At the April term, 1890, of the Probate Court of Anderson County, the appellant Mollie Halbert, joined by her husband, filed an application setting forth that Mrs. Halbert was the sole heir of Earle Cravens, a minor, who died in 1880 in Dallas County, intestate, leaving a large estate under the control of appellee George F. Alford, who prior to her death had been appointed by the Probate Court of Anderson County guardian of her estate. It was further averred that said Alford, on his report and application at a previous term of said court representing that certain claims were outstanding against said estate, had been allowed by said court to retain four tracts of land as security for the payment of said clamis; that from this order the appellee appealed to the District Court of Anderson County, which court allowed him to retain seven tracts of land for that purpose.
The appellants allege that appellee has sold said land and filed no report as to its disposition; nor has he filed any account for final settlement in this court. There is a prayer for citation requiring appellee to account for the disposition and proceeds of said land, and that he pay over to appellants all sums in excess of any amount adjudged to be due appellee as guardian, etc.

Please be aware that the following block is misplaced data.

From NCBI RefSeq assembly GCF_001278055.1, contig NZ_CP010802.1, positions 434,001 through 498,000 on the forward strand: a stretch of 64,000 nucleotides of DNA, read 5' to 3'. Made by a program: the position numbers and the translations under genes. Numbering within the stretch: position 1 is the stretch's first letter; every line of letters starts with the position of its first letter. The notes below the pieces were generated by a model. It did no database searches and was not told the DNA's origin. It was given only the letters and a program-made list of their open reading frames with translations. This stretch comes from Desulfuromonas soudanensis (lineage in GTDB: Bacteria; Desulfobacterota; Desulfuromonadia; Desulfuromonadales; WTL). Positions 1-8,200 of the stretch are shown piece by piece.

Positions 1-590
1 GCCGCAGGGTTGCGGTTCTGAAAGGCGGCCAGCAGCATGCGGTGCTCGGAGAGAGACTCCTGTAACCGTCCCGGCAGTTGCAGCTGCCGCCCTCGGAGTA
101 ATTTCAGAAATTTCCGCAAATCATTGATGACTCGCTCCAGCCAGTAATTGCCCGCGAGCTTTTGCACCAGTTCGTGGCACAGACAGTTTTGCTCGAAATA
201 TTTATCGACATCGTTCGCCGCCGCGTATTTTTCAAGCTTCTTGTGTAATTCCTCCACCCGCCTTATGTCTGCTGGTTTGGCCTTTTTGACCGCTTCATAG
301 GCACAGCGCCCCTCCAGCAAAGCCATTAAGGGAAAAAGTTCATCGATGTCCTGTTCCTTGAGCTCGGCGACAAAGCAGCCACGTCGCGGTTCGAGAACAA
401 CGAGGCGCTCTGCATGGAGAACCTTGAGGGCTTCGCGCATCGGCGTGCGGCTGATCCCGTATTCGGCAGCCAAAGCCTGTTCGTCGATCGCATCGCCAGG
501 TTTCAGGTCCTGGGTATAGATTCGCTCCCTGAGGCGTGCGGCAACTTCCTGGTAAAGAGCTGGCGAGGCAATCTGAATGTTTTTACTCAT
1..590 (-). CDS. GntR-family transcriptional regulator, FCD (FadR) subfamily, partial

To this appellee Alford answered, substantially, that at the July term, 1880, of the Anderson County Court he was allowed by its order to retain the land mentioned to secure and satisfy judgments held by him in his own right, and also claims of other creditors against the estate of his ward, amounting to $1569.86. It is further alleged by appellee Alford, that after the death of his ward, the said Earle Cravens, in Dallas County, Texas, in 1880, the said claims being still unpaid, he made application to the Probate Court of that county for letters of administration on her estate, which were granted. He states, also, that under proper orders of said court said land was sold to pay said claims, the sale thereof confirmed, and deeds made to the purchasers. The said administration, it is averred, having been assailed by appellants, was declared to be valid, and is now pending; and as the estate of which said Alford was guardian has been withdrawn from Anderson County, he prays for his discharge as such guardian, and for his reasonable expenses in attending this suit, inasmuch as all of the estate of said Earle Cravens, deceased, originally in his hands as guardian, has been withdrawn by lawful orders of the Probate Court of Dallas County and the Supreme Court of the State, and this guardian and the Probate Court of Anderson County, as such, have no further control or jurisdiction over the same.
This answer was excepted to, because it did not show the amount received for the land sold, "and because the Probate Court of Anderson has jurisdiction of this question, and yet its jurisdiction is excepted to by said guardian."